During my time on Earth, I have seen the evolution of the magical girl genre. It started with Magical Witch Sally, where she was just a normal magic-using girl, using her powers to help everyday people with everyday things. Sailor Moon changed the formula, by adding power-up sequences and flashy attacks. Also action and a storyline that progressed, instead of being stand alone episodes. And then came Magical Girl Lyrical Nanoha, which upped the bar even further, by showcasing super-massive attacks, flying around in the sky dogfighting, and very shonen-esque battles. Each series has changed the way a magical girl show can work, turning it closer and closer into a shonen affair. I can't say whether this is good or bad (it depends on what you want out of the genre), but overall I like this trend, as I like to see girls kicking as much ass as the boys, and having the powers to back it up.
It was with this mindset that I checked out Symphogear. It was recommended to me by a friend, who told me that the girls are are super-powered and kick a lot of butt. And, on one level, the action and powers are fairly good. The first two episodes really draw you in.. and then it all goes to shit. This is difficult to explain without spoilers, so this review will have some spoilers. Not that there isn't much to spoil here, since it is cliche and trope ridden to an incredible degree.
With that said, let's jump in.
Hibiki is attending a concert of two pop idols, when the "Noise" attack. Essentially, seemingly mindless creatures that kill humans just via touch. The two pop idols promptly sing songs that transform them into the super heroes they are. This initial sequence brings up the first two of what are many plot holes. How long have the Noise been attacking humans? Only two girls have the power to stop them? And no one knows that two pop idols are really super-powered? What does the rest of the world do when the Noise attacks? You'd think a better cover for being a super hero, would NOT be a super popular pop idol.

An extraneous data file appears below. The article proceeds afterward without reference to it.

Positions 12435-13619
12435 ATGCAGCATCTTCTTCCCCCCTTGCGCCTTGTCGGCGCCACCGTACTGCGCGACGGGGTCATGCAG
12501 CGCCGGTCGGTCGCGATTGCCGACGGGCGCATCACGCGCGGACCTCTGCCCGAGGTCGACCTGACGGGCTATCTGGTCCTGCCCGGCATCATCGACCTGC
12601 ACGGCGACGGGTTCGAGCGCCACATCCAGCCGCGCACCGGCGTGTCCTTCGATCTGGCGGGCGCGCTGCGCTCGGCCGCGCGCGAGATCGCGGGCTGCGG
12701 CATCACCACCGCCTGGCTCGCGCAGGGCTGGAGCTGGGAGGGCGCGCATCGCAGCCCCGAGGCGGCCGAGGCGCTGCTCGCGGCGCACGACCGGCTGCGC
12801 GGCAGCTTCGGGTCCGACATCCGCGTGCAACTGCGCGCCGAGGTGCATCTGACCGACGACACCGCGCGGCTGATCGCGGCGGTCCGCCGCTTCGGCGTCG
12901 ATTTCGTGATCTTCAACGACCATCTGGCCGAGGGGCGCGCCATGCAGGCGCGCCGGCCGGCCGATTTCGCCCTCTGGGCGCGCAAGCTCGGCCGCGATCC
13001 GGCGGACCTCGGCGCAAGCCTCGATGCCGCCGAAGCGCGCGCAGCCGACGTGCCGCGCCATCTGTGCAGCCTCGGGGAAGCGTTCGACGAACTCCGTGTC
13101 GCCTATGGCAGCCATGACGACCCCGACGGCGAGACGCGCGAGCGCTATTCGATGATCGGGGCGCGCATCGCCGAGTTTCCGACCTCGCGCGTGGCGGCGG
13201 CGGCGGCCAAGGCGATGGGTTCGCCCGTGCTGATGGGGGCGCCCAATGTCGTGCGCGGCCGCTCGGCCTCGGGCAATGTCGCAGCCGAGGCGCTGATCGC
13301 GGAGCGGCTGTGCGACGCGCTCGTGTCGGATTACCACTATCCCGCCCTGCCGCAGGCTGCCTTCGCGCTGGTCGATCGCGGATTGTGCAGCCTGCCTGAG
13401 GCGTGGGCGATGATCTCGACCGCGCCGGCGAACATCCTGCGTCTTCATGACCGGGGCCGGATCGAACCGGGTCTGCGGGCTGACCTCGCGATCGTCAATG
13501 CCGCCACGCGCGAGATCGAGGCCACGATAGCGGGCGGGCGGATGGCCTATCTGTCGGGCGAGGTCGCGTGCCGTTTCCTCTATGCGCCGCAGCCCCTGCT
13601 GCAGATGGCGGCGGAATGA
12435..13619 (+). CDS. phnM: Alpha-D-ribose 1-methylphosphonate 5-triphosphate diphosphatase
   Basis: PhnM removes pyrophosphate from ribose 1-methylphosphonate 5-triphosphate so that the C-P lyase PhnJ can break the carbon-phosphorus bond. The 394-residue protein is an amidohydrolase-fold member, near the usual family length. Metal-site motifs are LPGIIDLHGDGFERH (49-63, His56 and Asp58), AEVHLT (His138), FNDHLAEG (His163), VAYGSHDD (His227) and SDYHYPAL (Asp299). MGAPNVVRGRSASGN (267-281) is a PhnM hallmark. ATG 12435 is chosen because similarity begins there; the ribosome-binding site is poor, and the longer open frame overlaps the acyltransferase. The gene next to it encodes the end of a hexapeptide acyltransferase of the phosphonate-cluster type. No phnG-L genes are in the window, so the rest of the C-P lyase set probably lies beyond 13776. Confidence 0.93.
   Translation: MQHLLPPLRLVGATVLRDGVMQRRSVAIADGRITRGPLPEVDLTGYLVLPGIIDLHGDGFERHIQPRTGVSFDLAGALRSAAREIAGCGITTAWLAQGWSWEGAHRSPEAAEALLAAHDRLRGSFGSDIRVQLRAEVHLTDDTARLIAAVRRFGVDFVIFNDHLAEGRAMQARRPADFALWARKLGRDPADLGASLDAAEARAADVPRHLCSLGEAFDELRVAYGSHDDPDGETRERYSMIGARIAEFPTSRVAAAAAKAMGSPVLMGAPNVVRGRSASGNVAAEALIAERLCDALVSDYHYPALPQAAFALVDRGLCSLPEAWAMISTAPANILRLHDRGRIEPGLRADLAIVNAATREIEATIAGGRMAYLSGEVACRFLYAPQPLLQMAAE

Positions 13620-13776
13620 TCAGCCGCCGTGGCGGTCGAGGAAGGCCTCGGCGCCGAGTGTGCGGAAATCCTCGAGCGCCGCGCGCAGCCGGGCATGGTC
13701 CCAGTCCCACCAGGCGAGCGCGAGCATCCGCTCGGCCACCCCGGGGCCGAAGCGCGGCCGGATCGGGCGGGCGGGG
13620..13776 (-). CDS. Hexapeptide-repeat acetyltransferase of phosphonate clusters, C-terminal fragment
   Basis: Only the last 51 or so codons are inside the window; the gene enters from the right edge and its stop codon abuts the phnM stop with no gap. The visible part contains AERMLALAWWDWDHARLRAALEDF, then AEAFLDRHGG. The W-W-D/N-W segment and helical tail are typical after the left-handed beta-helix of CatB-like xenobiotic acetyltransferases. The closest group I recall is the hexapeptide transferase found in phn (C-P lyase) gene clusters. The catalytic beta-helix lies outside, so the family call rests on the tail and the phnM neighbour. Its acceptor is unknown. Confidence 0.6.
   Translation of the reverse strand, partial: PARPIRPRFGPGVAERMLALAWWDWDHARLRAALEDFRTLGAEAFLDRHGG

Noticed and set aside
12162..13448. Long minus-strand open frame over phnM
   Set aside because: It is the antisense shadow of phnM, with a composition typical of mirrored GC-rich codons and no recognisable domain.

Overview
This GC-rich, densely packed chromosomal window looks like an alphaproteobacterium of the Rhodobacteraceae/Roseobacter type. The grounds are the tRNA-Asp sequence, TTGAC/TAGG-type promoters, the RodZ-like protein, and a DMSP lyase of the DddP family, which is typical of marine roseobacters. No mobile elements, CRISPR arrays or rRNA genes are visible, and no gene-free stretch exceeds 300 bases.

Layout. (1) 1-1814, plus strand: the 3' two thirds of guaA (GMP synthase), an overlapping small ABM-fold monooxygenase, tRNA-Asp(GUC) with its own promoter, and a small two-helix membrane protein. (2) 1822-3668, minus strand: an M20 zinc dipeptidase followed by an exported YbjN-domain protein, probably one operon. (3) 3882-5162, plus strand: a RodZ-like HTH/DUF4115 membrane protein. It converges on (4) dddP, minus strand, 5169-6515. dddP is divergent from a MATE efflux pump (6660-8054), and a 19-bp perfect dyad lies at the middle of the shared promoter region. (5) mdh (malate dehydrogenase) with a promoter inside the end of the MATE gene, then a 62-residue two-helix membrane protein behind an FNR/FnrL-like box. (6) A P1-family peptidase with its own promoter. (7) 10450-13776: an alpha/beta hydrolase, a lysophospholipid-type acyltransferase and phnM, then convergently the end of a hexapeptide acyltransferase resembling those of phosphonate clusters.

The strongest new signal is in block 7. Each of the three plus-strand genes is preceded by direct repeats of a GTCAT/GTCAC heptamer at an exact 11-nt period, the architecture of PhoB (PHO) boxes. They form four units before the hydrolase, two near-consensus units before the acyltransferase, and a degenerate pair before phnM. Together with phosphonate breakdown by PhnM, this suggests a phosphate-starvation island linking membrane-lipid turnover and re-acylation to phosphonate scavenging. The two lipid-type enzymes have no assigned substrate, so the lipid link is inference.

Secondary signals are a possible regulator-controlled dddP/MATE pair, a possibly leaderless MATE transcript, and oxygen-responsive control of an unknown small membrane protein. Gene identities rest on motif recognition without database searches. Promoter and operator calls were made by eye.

And one of the girls, Kanade, decides that.. after slaughtering tons of Noise easily and effortlessly (while the noise are busily slaughtering tons of people), decides to sing her ultimate song to kill all the noise... to save just one person, Hibiki. Why? Sure, saving a life is important, but what about everyone else that was slaughtered? Shouldn't you have sung this song before? Or I guess everyone else is out of luck, then? You were killing the Noise easily before; surely you didn't even need to do this song to save Hibiki. Indeed, as the series goes on, you see that Symphogear-users can mow down Noise with barely a sweat, which dramatically cheapens Kanade's sacrifice.
The entire series is like this; introducing plot points and then forgetting them, which ends up causing incongruities, inconsistencies, and plot holes aplenty. It's as if there was no real planning on this, except for people going, "I think it would be cool if we do this..." Like 9-year-old boys writing a story. Even the overall direction and tone vacillates dramatically. It starts out fairly dramatic and impressive (visually), with well-done animation and a dramatic death. But then the series quickly turns into almost a parody of itself, with ridiculous ideas and notions thrown all over the place, as if they were deliberately trying to include every cliche they could. It almost feels like they were going for a Gurren Lagann kind of "ridiculousness leads to POWAH!" but it fails miserably. Gurren Lagann's whole shtick was based around that and tied into the plot; in Symphogear, it just serves to remove any dramatic tension the series has.
The best example to showcase this, is to spoil one of the show's biggest things. In the very first scenes, we see a girl (Miku) go to a graveyard in the rain, to cry over the death of her friend, Hibiki. Then it is revealed that takes place in the future, so we are essentially told that Hibiki is going to die. The whole sequence where Miku gets on a bus and breaks down crying in the grave is very moving. At the end of the series, it appears as if Hibiki is dead, as the organization can't find them... but immediately after that grave scene, Hibiki shows up just fine and it turns out she was just in secret meetings, so couldn't tell anyone. The problem is that Miku knows about the organization, and has already proven that she can sign an NDA and keep her mouth shut about them. So why did she need to be told that Hibiki was dead? What point did it serve? It doesn't serve any point... except to make the viewer think the show was going to be way more dramatic than it ended up being.